1. Introduction The need to better understand processes underlying social and economic inequality has long motivated demographers and sociologists to investigate marital pairing patterns (e.g., Dreachsler, 1920; Kennedy, 1944). The tendency for individuals to marry their likes on a specific dimension that affects resource distribution, such as race (e.g., Qian, 1997) and education (e.g., Mare, 1991), implies that individuals select partners in ways that widen inequality in a society.1 Recent evidence suggests that marriages between persons of like marital history (i.e., first marriage and remarriage) are linked to inequality among children. More specifically, recent studies indicate that children living with parents in a remarriage receive lower parental investment than do children living with parents in a first marriage (e.g., McLanahan and Sandefur, 1994), even when differentials attributable to biological versus step relations and levels of parental resources are removed (e.g., Hofferth and Anderson, 2003). Understanding sources of differentials between the never married and the divorced that underlie marital history homogamy would provide insights into components that construct inequality across these marital units.2 Although published statistics suggest a tendency toward marital history homogamy among the never married and the divorced (Lugaila, 1998),3 little is known about the sources of this tendency. Homogamous tendency of the never married and the divorced on marital history can be viewed as: (a) the by-product of constrained mating opportunities across marital history or (b) the result of individuals' preferences to marry a partner of like marital history due to the distinction between the two groups (Kalmijn, 1998). A by-product perspective posits that mating opportunities are constrained across marital histories by: the tendency toward homogamy on dimensions other than marital history, such as age, socioeconomic status (SES, typically measured with education in studies of assortative mating), and parenthood status4 (e.g., Atkinson and Glass, 1985; Kalmijn, 1991 and Kalmijn, 1994; Mare, 1991; Qian, 1998; see Kalmijn, 1998 for review); and the imbalance in group sizes of the never married and the divorced (Blau et al., 1982). Put simply, these conditions reduce the likelihood that the never married and the divorced meet in the process of mating. This perspective implies the hypothesis that when individuals' homogamous–heterogamous selection of spouses on age, education, and parenthood status are controlled in addition to group size imbalances of the never married and the divorced in the local marriage market, a substantial tendency toward marital history homogamy should be absent. The second perspective posits that homogamous preferences form among the never married and the divorced because the groups are differentiated, in part, by the ties to former marriages among the divorced. A theory of martial ties suggests that, when couples have heavily socialized each other toward compatibility and have made major emotional and financial investments in the former marriage, they tend to maintain social, psychological, and financial ties to their former marriage even when the marriage had dissolved. These ties contribute to a homogamous tendency on marital history by raising conflicts and emotions that suppress the benefits of a marital pairing across marital history. Some evidence suggests that these ties are particularly prevalent among divorced women (e.g., Gerstel, 1988). Other conditions that could differentiate the divorced from the never married and form homogamous preferences on marital history include the stigma of divorce (Gerstel, 1988), the selection process into divorce (Bumpass and Sweet, 1972), and the impact of divorce on personality and attitudes (Wolfinger, 2003). In this study, I focus on investigating the potential contribution of the ties to the former marriage because this factor has direct implications for resource distribution within and across families, and hence inequality among coresident family members, including children. The marital ties perspective implies the hypothesis that, even when individuals' selection of spouses of like age, education, and parenthood status as well as relative group size are controlled, a substantial tendency toward marital history homogamy will persist, a portion of which is attributable to ties to the former marriage. I test the contrasting hypotheses implied by these two perspectives by applying competing risks discrete-time event history models, logistic regression models, and log-linear models to non-Hispanic whites from the Panel Study of Income Dynamics (PSID), 1985–1997. Using subsamples defined by sex, I first assess whether divorced individuals are statistically significantly more likely than never married individuals to marry someone who has been divorced, as opposed to never married (controlling for relative group size of the never married and the divorced in the local marriage market). I then test whether the tendency: (a) becomes statistically non-significant when controlling for homogamous or heterogamous spousal pairing on age, education, and parenthood status in addition to the relative group size of the never married and the divorced in the local area or (b) is reduced notably in magnitude by adding a measure of (divorced women's) ties to the former marriage to the model, which statistically significantly influences spousal pairing toward marital history homogamy. I treat fertility as an indicator of parenthood status, a characteristic shared by the never married and the divorced, rather than as an indicator of ties arising from joint investments in the former marriage (e.g., Becker et al., 1977), to obtain a lower bound estimate of the contribution of marital ties. If results show that the tendency toward homogamy on marital history is explained by homogamous mate selection on age, education, and parenthood status, and relative group size (but not by the ties to former marriages that extend into the post-divorce period), I can infer that as long as the divorced have similar socioeconomic or demographic characteristics as the never married, they select mates as if they had never been previously married. The results would imply that inequalities across first marriage and remarriage are not a direct product of spouses' marital history but a symptom of other conditions that constrain mating opportunities across marital history. If, however, results show that the tendency toward marital history homogamy is explained at least in part by (divorced women's) ties to a former marriage, then I can infer that the differentiation of the divorced from the never married characterized partly by these ties contribute to the formation of first marriages and remarriages. This evidence would imply that remarriages are distinct from first marriages in that, at least for some, they contain a distributional link to family members from the former marriage maintained by the divorced. This distinction would help explain inequality in parental investments among coresident children across first marriage and remarriage (e.g., McLanahan and Sandefur, 1994), especially the portion that is unexplained by parental economic status (e.g., Cooksey, 1997).5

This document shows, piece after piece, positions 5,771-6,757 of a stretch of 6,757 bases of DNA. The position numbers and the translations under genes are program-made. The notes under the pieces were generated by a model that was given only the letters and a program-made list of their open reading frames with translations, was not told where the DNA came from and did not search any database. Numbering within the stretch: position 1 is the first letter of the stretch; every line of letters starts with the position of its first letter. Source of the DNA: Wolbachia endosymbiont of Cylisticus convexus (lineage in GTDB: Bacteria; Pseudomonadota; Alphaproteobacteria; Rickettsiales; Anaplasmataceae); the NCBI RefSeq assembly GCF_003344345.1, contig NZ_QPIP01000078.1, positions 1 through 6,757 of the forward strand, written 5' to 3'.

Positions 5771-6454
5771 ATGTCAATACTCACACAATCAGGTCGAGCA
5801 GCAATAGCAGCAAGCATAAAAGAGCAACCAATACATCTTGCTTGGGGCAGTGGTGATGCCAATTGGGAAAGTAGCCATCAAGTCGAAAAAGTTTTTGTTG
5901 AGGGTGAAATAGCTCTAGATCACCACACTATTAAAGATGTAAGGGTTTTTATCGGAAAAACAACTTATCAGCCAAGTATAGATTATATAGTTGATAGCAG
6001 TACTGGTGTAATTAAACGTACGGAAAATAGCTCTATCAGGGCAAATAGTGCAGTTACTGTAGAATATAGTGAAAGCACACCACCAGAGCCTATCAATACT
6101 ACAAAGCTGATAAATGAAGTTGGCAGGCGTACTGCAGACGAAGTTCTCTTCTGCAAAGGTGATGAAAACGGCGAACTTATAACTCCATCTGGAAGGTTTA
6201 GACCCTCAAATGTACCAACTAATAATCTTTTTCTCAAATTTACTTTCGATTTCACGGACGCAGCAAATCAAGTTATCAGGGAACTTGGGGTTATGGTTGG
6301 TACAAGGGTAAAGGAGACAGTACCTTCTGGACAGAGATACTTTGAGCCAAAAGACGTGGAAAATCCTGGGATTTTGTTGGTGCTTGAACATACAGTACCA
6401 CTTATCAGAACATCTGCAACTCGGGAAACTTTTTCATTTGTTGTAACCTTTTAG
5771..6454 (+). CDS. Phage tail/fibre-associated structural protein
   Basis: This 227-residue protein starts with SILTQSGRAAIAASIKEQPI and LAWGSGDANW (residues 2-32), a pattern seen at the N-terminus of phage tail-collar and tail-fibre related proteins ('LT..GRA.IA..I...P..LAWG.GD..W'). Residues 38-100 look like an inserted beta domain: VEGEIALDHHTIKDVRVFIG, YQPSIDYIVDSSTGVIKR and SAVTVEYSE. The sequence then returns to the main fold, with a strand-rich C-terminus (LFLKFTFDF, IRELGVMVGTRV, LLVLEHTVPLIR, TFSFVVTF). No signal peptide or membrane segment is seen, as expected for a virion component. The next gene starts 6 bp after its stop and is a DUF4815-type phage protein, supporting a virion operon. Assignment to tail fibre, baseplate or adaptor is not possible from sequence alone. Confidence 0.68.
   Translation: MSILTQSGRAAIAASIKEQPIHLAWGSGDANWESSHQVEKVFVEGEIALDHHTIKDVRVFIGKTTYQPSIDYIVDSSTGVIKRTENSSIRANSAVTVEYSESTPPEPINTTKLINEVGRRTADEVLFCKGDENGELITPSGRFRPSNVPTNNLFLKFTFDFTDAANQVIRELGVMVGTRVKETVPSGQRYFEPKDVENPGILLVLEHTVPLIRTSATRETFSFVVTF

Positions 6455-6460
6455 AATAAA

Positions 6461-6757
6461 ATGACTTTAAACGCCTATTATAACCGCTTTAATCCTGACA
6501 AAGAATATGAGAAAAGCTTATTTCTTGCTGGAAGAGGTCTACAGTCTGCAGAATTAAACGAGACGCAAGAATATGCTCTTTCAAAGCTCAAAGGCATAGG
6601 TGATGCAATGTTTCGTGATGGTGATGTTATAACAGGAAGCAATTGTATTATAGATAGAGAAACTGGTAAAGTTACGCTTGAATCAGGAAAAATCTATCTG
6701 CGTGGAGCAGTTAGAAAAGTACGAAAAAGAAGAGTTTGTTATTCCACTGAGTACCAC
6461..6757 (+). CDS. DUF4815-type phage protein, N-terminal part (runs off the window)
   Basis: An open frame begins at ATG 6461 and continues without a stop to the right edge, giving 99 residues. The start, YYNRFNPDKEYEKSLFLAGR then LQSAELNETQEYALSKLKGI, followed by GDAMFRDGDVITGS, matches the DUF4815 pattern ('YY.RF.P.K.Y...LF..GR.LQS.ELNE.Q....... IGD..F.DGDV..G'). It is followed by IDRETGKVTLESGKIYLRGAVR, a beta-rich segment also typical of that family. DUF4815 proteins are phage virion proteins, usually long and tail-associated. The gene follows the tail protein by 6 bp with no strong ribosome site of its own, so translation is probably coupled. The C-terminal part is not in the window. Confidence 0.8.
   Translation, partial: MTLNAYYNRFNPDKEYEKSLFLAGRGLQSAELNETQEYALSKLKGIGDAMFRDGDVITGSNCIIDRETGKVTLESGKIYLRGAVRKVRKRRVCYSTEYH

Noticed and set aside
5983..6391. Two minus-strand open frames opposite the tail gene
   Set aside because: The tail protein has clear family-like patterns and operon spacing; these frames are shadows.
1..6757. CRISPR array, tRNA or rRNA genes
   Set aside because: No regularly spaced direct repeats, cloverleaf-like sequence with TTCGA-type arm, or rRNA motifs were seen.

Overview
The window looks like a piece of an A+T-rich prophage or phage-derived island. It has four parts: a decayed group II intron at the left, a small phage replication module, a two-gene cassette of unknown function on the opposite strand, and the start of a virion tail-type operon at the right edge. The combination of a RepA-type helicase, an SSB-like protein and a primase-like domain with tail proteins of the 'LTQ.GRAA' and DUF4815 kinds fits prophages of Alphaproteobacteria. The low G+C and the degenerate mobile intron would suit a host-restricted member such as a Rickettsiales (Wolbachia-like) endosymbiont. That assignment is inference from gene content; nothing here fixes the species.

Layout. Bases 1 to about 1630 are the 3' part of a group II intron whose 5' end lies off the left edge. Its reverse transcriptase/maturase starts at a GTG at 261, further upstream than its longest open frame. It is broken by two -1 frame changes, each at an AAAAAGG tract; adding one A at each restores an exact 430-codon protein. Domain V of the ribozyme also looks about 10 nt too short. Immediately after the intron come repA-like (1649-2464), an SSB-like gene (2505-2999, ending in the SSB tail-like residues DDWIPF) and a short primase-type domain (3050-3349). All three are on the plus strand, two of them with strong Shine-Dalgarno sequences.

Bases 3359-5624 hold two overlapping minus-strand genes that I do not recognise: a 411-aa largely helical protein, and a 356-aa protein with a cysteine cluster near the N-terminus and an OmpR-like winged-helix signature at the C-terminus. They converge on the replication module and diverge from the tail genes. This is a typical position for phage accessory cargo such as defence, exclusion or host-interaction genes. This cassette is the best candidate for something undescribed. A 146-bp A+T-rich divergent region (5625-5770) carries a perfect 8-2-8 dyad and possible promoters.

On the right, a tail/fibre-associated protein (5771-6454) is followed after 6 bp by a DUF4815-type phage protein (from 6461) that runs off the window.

نتیجه گیری انگلیسی
. Conclusion Very little is known about whether and why divorced and never married persons tend to marry others with like marital histories. Understanding sources of the group differences that yield a homogamous tendency on marital history would enhance the understanding of if and how first marriages and remarriages are distinct in ways that produce inequality among coresident family members (e.g., Hofferth and Anderson, 2003; McLanahan and Sandefur, 1994). A by-product perspective suggests that marital history homogamy is primarily a function of constrained mating opportunities across marital history that arises from homogamous preferences on dimensions other than marital history (i.e., age, education, and parenthood status) as well as group size imbalances between the never married and the divorced. This perspective implies the hypothesis that when homogamy–heterogamy of individuals on the bases of age, education, and parenthood status in addition to relative group size are held constant, a major tendency toward marital history homogamy should be absent. Alternatively, a marital ties perspective suggests that ties originating in the former marriages of the divorced are one of the major factors that differentiate the divorced from the never married and produce preferences toward marital history homogamy. Some scholars suggest that marital investments are more likely to convert to post-divorce ties for women than for men for two reasons: because women's investments tend to extend into roles and positions that are compatible with, or necessitate, continuing ties (Gerstel, 1988; Manning et al., 2003); and because some divorcing men avoid the pain of residential separation from their children by severing ties (Braver and Griffin, 2000; Kruk, 1991). This perspective implies the two-part hypothesis that: (a) the tendency toward marital history homogamy should persist after holding constant homogamous–heterogamous selection of spouses on age, education, and parenthood status and (b) ties to the former marriage (among divorced women) should explain part of the tendency toward marital history homogamy. The results reported here support the two-part hypothesis implied by the marital ties perspective and are contrary to the hypothesis implied by the by-product perspective. First, I find that a tendency toward marital history homogamy persists when homogamy–heterogamy on age, education and parenthood status, and relative group size of the never married and the divorced are held constant in the logistic regression analysis. This finding is confirmed by the log-linear analysis. Second, results from competing risks event history models suggest that ties to the former marriage among divorced women, as measured by an index combining measures of marital investment and alimony payment relations, doubles the chance that divorced women marry a divorced man as opposed to a never married man. Results suggest that about a quarter of the tendency toward marital history homogamy is accounted for by ties to the former marriage. These results show that marital history homogamy is not simply a function of individuals' homogamous tendencies on age, education, and parenthood, and that ties to the former marriage is a major contributor to marital history homogamy. The tendency toward marital history homogamy and the influence of marital ties to the former marriage found in this study suggest that divorce has after-effects for many Americans. These after-effects, on average, extend beyond the divorce stage and into the phase where new marriages are formed. The ties may be linked to the slow institutionalization of remarriages (Cherlin, 1978) and are expected to be particularly notable among divorced women who have heavily invested in their former marriage. The results have three implications for resource allocation across family arrangements in the US. First, remarriages are distinct from first marriages in that, at least for some, they contain a distributional channel to family members from the former marriage maintained by the divorced. If ties to former marriages persist into remarriages, they may constrain the level or quality of resources available for distribution to coresiding family members (e.g., children) in a remarriage relative to those in a first marriage. The constraint is likely to contribute to inequality in parental investments among coresident children across parental first marriage and remarriage (e.g., McLanahan and Sandefur, 1994). This implication poses a challenge for policy makers. On the one hand, distributional ties to non-resident family members are important to improve the well-being of the non-resident children of the dissolved marriage. On the other hand, these ties may constrain the resources available to improve the well-being of children who coreside with remarried parents, as suggested by recent research (e.g., Hofferth and Anderson, 2003). Second, because sources of inequality are rooted in processes that characterize the institution of marriage (e.g., joint investments) in addition to the socioeconomic and demographic conditions of the time, inequality across first marriage and remarriage are more persistent than the by-product hypothesis would imply. A theory of marital ties implies that fundamental changes in the institution of marriage, such as a substantial decline in spouses' level of joint investment, would need to take place for the inequality across first marriage and remarriage to become minor. Third, three-quarters of the divorced remarry (Martin and Bumpass, 1989), and when they remarry persons of like marital history, they end up distributing a disproportionate part of their resources to other divorced (as opposed to non-divorced) persons who are resident and non-resident family members. This aspect of resource reallocation that accompanies divorce is not often noted in the post-divorce support debate, which is focused almost exclusively on resource allocation to non-resident family members (e.g., Garfinkel, 1994). The current study focuses on non-Hispanic whites. An extension of this study may investigate how the tendency toward marital history homogamy among non-Hispanic whites compares to that of African Americans. Greater resource constraints imposed by discrimination and segregation among African Americans (Corcoran and Adams, 1997; Reskin, 2001) may reduce the extent to which they can engage in post-marital socialization and major joint investments. As a result, the constraints would diminish the distinction between the never married and the divorced among African Americans, and hence suppress their tendency toward marital history homogamy. However, any weaker tendency toward marital history homogamy found among African Americans may be in part attributable to the underreporting of divorces among African Americans in survey data (Bumpass et al., 1991). A future analysis of racial difference in marital history homogamy might combine survey with non-survey data (such as marriage certificates from the Vital Statistics data) to augment data limitations. Such an analysis would help elaborate why marriage patterns differ between African Americans and non-Hispanic whites by highlighting differentials in marital investment patterns across the racial groups. The current study also focuses on marital unions rather than cohabiting unions. Partners in cohabiting unions may have less joint investment in the union than do partners in marital unions (see Smock, 2000 for review). Thus, pairing across marital history may be more prevalent in cohabiting unions than in marital unions. This hypothesis may be tested with appropriate data sets in future studies. Results in this study show that post-marital ties help distinguish the divorced from the never married in ways that contribute to their marital history homogamy. Through marital history homogamy, this distinction between the divorced and the never married is transferred to the marital units that they subsequently form, namely remarriages and first marriages, respectively. More investigation is needed to better understand the extent to which these distinctions affect resource allocation among American families.